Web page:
Would it be right to say that this is one of the most challenging roles you have played? Did it affect you emotionally, beyond the character too?

Yes, most definitely! This role has been excruciating. It was physically & mentally challenging to portray the character of Mirchi. She murders her own brother because he was raping her cousin sister. Personally, I couldn’t connect with this role because I’ve never been exposed to this part of society. It was beyond my imagination to even think how these little girls go through it every single day. But the good part about the role was that Mirchi is someone who defends, rescues & fights for the weak with all her heart. It did affect me emotionally, I was so angry. Every night I would think about these girls and it depressed me. I realized how blessed I am to have this beautiful life. It reminded me that there is so much work before us – the work of mercy, justice & humility. And I need to be doing something about it. I’m so glad that I got to do this film.

You’ve dabbled with television, films and even theatre. Which medium is closest to your heart and why? Would you do more of TV if given a choice?

I love films and am a complete movie buff. I started my career with films so they have a very special place in my heart. I love the whole process of filmmaking. It’s a big fantasy world where some things are true & some are merely your imagination. I love theater also; it gives you a different high. Performing in front of a live audience is enchanting. I would consider television if given a very interesting role. Regular soap operas are not my cup of tea.

Chitrashi Rawat in Black Home

Chitrashi Rawat in Black Home

Are you open to doing song and dance roles as well? Any particular roles that you look forward to playing?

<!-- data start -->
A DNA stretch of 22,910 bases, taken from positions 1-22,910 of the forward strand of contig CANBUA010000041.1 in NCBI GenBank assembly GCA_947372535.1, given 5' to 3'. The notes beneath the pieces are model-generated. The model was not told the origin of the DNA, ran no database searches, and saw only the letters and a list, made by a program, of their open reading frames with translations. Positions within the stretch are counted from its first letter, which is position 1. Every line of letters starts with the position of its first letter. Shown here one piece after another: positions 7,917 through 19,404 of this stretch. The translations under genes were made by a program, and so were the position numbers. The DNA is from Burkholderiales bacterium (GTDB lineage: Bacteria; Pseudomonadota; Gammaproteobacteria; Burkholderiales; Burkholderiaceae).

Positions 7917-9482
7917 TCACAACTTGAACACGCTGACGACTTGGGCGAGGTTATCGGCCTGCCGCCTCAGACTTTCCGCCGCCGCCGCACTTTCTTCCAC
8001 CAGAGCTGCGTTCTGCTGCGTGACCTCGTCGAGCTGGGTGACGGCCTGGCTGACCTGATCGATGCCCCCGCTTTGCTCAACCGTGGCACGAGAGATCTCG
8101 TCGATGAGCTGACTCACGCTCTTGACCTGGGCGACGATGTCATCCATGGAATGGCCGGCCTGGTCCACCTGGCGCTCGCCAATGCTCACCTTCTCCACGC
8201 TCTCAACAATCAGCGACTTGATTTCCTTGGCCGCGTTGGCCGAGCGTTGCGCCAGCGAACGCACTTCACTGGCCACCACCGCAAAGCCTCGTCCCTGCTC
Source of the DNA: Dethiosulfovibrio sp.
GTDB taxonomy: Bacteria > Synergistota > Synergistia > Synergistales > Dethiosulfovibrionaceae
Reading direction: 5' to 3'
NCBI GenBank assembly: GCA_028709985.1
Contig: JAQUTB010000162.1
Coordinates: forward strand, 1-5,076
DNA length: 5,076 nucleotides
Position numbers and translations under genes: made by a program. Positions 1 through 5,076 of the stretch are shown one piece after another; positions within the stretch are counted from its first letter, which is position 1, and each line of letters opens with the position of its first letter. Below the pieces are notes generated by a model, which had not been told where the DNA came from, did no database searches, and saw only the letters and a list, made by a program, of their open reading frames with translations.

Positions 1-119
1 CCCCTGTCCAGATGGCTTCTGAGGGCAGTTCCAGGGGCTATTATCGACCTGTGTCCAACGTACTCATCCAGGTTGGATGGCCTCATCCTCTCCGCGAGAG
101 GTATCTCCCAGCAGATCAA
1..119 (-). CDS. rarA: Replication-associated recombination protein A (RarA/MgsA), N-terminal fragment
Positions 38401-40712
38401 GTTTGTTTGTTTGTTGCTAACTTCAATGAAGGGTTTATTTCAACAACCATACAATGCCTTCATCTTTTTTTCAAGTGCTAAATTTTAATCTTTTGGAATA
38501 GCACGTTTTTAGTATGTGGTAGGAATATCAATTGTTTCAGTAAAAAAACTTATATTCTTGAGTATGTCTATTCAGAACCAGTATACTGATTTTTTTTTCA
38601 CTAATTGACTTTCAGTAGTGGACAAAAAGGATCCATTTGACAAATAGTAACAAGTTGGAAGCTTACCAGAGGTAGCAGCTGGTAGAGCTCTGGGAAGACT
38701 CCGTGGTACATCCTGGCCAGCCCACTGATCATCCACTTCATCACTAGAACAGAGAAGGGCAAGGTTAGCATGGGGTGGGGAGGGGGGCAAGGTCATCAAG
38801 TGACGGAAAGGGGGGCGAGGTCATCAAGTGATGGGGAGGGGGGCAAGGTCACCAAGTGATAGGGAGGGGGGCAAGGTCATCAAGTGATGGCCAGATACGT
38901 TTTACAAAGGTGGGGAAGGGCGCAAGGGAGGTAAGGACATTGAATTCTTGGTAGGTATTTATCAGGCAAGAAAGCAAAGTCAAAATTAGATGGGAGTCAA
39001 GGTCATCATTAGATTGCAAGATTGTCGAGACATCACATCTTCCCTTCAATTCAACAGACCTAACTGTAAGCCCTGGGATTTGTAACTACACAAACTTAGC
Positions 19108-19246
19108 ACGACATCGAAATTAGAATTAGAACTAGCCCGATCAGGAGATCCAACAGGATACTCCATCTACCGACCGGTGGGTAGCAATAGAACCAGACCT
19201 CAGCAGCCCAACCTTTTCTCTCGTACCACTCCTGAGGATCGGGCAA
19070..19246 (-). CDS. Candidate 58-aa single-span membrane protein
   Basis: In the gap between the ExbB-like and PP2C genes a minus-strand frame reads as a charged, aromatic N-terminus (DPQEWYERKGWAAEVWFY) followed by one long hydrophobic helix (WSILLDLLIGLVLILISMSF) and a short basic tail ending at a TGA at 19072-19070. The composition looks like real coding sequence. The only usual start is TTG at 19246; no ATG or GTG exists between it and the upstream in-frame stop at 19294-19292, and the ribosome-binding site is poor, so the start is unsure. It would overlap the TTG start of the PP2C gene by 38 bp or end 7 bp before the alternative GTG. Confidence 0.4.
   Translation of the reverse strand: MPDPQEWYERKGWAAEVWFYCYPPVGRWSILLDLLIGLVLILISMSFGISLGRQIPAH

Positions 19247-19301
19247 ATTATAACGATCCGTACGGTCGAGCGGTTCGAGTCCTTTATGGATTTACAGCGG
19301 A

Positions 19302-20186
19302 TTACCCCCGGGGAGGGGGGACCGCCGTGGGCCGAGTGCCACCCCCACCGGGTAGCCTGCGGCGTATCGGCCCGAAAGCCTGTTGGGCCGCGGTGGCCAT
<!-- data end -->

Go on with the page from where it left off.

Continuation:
Umm…not the typical types. I don’t fit in that bracket. I want to do all kinds of roles that have some challenge, where I get to explore more as an actor. I would love be a part of an action film where I get to do all kind of stunts. I think I’ll make a kick-ass little ninja fighter (laughs). I would love to be a part of a sports film. Basically, any role, which can challenge me physically and mentally.

Which actors do you look up to in the industry? And filmmakers you wish to work with?

Aamir Sir, SRK Sir and Mr.Bachchan. It’s an unfair question to any actor. If given a chance I would love to work with all the wonderful directors like Raju Hirani, Rakeysh Omprakash Mehra, Shekhar Kapoor, Anurag Kashyap, Kiran Rao, Vishal Bharadwaj, Dibakar Banerjee, Zoya Akhtar and my list goes on.

For someone who has made it on her own in the industry, are you happy with the way your career is progressing?

Yes, I’m happy with the fact that I’ve made it on my own, on my terms without any backup and support but of course I’m not satisfied. I never will be till the time I’m working. The aspiration of an actor should never die. I feel its time for me to move on to conquer new battles, scale new heights and acquire the courage to do so with grace and style.

Can you tell us a little about your upcoming projects?

My next film is an out and out comedy where I have a glamorous avatar. I can’t disclose more about it. I’m also doing a comedy musical play called Baap Ka Baap with Asraniji and Padmini Kolhapure. I play a funky NRI in it. We’ve done 25 shows so far and it’s doing very well.